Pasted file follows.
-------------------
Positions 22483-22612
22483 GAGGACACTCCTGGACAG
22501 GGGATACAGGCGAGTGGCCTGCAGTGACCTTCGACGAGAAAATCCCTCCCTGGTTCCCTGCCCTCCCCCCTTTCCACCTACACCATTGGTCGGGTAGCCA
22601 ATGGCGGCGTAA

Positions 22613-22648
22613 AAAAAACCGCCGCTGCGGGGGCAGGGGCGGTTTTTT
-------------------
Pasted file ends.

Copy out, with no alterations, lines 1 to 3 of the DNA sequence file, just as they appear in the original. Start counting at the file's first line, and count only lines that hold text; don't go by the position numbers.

Positions 22483-22612
22483 GAGGACACTCCTGGACAG
22501 GGGATACAGGCGAGTGGCCTGCAGTGACCTTCGACGAGAAAATCCCTCCCTGGTTCCCTGCCCTCCCCCCTTTCCACCTACACCATTGGTCGGGTAGCCA